·       The City’s ongoing failure meant an increased risk of serious injury or death at the Site

·       There was no evidence … which showed that the respondent's managers systematically monitored compliance with the 2005

        directive, the 2008 JSA or the recommendations made after the 2006 and 2012 incidents at the Site 

·       The City … was required to ensure not only that it had systems in place which, as far as practicable, were designed to ensure the health and safety of persons who attended the             Site, but so far as reasonably practicable, to ensure that those systems were being implemented and maintained in its daily operations.

DAIN PTY LTD v SHIRE OF PEPPERMINT GROVE [2019] WASC 264 (View/Download here)

WA Supreme Court

“apprehension of bias” – “limits of a decision-maker's functions and powers” - “bias, definition” – “apprehended bias” – “standard of impartiality" - "conflict of interest” – “not improper for a councillor to have formed opinions, and expressed them, before voting”


WHOOLEY v SHIRE OF DENMARK [2019] WASCA 28 (View/Download here)

WA Court of Appeal

“ Summary termination” – “CEO power to dismiss senior employee”


ORD IRRIGATION COOPERATIVE LTD v DEPARTMENT OF WATER [2018] WASCA 83 at [124]-[125] (View/Download here)

WA Court of Appeal

“no party bears an onus, legal or practical, in review proceedings in the Tribunal”



WA Supreme Court

“jurisdiction to find a local government council member had committed a minor breach” – “the Panel did not have power to 're-characterise' the complaint” –“Panel's functions and powers”



“Town of Bassendean” – “ordinary meaning of a word or its non-legal technical meaning is a question of fact” – “meaning or interpretation of word is a question of law“ – “meaning of dishonest” – “Meaning of statement” - “appeal to Supreme court can only be brought on a question of law“


HARGREAVES v TIGGEMANN [2012] WASCA 92 (View/download here)

“procedural unfairness” – “denial of natural justice”

NATURAL FLOOR COVERINGS CENTRE PTY LTD v MONAMY (No 1) [2006] FCA 518 (View/download here)

Federal Court

“inferred a reasonable timeframe to comply with orders”

JUSTELIUS v PITTWATER COUNCIL & ORS [2002] NSWSC 348 (View/download here)
NB: In context of NSW LG Act
“Defamatory imputations” - “a Councillor is not in law… a servant or agent of Council”

LANGE v AUSTRALIAN BROADCASTING CORPORATION [1997] HCA 25; (1997) 189 CLR 520 at 559 ­ 560 and 571 ­ 572 (View/download here)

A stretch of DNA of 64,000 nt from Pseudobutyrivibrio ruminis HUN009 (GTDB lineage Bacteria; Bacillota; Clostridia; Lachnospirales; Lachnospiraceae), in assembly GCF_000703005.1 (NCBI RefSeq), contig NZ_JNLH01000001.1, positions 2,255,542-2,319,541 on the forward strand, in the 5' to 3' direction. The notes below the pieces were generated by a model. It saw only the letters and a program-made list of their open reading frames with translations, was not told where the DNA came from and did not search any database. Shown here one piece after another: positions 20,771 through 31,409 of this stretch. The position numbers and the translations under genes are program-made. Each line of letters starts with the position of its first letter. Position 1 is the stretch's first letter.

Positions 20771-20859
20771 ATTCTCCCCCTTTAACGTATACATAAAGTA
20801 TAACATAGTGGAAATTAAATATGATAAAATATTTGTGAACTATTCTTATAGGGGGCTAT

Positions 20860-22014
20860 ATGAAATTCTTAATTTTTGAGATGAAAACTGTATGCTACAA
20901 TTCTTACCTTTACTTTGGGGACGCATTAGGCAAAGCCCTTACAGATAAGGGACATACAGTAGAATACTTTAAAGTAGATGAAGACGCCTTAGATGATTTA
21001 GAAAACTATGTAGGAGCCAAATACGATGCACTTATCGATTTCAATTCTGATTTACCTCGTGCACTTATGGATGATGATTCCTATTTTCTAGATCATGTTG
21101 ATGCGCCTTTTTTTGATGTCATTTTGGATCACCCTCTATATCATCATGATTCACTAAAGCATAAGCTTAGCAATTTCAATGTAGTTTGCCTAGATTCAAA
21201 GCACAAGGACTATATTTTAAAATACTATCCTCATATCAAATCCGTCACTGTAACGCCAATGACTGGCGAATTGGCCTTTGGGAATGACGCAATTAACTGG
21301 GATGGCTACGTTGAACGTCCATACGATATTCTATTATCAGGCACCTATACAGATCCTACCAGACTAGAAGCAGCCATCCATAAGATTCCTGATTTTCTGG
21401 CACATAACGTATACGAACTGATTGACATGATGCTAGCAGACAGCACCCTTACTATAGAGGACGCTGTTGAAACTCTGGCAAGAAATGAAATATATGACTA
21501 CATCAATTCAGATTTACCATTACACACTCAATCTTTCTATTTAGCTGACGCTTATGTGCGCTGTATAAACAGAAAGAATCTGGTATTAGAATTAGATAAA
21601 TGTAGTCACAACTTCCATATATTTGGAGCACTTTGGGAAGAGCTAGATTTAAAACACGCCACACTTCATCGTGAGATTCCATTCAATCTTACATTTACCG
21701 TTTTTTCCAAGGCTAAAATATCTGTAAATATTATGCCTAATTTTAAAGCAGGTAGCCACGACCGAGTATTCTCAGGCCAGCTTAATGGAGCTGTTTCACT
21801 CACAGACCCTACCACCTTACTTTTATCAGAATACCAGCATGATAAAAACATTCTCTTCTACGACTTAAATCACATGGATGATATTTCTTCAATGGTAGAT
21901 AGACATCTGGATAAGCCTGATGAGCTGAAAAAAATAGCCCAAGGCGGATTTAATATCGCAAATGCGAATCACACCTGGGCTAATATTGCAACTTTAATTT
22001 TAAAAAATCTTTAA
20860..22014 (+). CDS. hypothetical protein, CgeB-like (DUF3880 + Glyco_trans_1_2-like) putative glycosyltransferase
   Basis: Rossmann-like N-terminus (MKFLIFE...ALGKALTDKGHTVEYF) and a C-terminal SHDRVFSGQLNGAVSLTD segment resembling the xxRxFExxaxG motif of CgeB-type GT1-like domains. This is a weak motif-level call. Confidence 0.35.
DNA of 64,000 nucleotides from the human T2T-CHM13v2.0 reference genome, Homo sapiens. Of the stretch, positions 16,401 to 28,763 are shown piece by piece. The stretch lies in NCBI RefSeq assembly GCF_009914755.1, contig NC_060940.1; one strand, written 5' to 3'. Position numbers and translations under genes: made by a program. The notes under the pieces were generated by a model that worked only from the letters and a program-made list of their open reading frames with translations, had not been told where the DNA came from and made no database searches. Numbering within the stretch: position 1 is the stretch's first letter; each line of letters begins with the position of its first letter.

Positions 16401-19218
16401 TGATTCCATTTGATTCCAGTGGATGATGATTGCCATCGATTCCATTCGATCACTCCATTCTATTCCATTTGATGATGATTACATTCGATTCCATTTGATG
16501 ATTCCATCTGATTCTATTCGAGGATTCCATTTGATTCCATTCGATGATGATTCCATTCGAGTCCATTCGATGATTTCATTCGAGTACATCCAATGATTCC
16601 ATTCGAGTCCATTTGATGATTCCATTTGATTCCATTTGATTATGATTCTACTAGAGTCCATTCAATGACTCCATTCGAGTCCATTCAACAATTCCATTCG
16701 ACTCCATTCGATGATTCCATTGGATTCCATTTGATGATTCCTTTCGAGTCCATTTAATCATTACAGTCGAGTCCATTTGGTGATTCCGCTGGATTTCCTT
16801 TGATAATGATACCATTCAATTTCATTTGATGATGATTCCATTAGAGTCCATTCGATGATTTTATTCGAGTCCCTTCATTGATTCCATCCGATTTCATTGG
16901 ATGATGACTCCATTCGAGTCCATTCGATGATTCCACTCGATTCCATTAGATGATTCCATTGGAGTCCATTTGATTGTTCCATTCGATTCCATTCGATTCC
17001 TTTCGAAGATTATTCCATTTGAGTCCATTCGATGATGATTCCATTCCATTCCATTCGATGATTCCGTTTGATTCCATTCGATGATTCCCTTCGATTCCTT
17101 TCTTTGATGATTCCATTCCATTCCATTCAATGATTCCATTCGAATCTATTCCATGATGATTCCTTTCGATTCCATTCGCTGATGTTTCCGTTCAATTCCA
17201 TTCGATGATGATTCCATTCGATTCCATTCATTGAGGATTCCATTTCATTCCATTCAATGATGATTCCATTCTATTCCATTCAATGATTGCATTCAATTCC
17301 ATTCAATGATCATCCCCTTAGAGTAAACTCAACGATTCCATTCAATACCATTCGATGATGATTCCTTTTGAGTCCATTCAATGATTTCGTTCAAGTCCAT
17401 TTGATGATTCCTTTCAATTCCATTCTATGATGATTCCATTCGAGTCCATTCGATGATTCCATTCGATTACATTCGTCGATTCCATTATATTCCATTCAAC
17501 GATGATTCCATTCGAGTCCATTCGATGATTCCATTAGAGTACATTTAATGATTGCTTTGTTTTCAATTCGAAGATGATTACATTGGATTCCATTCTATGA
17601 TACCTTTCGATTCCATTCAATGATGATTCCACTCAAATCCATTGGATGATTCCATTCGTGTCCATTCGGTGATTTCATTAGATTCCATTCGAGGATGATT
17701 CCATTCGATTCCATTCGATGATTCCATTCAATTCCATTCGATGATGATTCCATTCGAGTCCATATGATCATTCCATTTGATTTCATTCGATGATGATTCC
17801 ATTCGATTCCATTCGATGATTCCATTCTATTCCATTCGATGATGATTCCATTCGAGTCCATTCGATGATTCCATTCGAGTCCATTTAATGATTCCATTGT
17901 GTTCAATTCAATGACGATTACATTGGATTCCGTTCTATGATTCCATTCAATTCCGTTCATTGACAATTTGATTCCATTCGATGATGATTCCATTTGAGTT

High Court

GREENE v GOLD COAST CITY COUNCIL [2008] QSC 25 (View/download here)
Queensland Supreme Court

Applicable to both cases above: “Political free speech is an underpinning value in local government."

BALLINA SHIRE COUNCIL v RINGLAND (1994) 33 NSWLR 680 (View/download here)

NB: In context of NSW LG Act

“Defamation and Injurious Falsehood have two different objectives" - "Injurious Falsehood [has] four elements, Falsity; Publication of the false statement to a third party; Malice; and Actual damage”- “in defamation, malice is not necessary for a claim to be made”



Is a CEO being bullied? What is the difference between bringing a CEO to account and bullying?

In dismissing an application by Cockburn CEO Cain to stop him being bullied, the Fair Work Commission held (view here)

"[Bullying is not] ... reasonable management action carried out in a reasonable manner ... noting ... the right of management to take reasonable management action in the workplace."

See newspaper article from the Fremantle Herald on April 24, 2020 view here.

Fair Work bullying and harassment guidelines view here.

State Administrative Tribunal WA (SAT)


Defences for use in Standards Panel complaints, from Court decisions (above) and successful reviews in SAT (below) include:

1.    Regulations not intended to be unworkable rules than inhibit political free speech, political communication by Elected Members: LANGE V AUSTRALIAN BROADCASTING CORPORATION; GREENE V GOLD COAST CITY COUNCIL; BRADLEY and LOCAL GOVERNMENT STANDARDS PANEL; TREBY and LOCAL GOVERNMENT STANDARDS PANEL

2.    Elected Members have an overriding duty to put public interest before private interest and express themselves appropriately: TREBY and LOCAL GOVERNMENT STANDARDS PANEL.

3.    Context and particular circumstances, and reasonableness in which purported breach occurred is important: MCMANUS and LOCAL GOVERNMENT STANDARDS PANEL; HODSDON and LOCAL GOVERNMENT STANDARDS PANEL

4.    Use of word “improper” in the Regulations takes its flavour from surrounding context: KING and LOCAL GOVERNMENT STANDARDS PANEL; HIPKINS and LOCAL GOVERNMENT STANDARDS PANEL.

5.    An Elected Member, in some cases, can criticise actions of others relevant to affairs of local government.: HODSDON and LOCAL GOVERNMENT STANDARDS PANEL

6.    Have not impugned character of an Elected Member or Councillor: KING and LOCAL GOVERNMENT STANDARDS PANEL.

7.    Have not used aggressive or intimidating manner when complaining: RE and LOCAL GOVERNMENT STANDARDS PANEL.

8.    “Detriment” must be intended but not necessarily caused: TREBY and LOCAL GOVERNMENT STANDARDS PANEL

9.    Action was unplanned, unanticipated and brief, which goes to lack of intention to cause “detriment”: RE and LOCAL GOVERNMENT STANDARDS PANEL (SAT).

10. Other Elected Members committing same/similar/worse breach at same time but not reported: MCMANUS and LOCAL GOVERNMENT STANDARDS PANEL.

11. The Standards Panel cannot re-characterise a complaint: RE -v- LOCAL GOVERNMENT STANDARDS PANEL.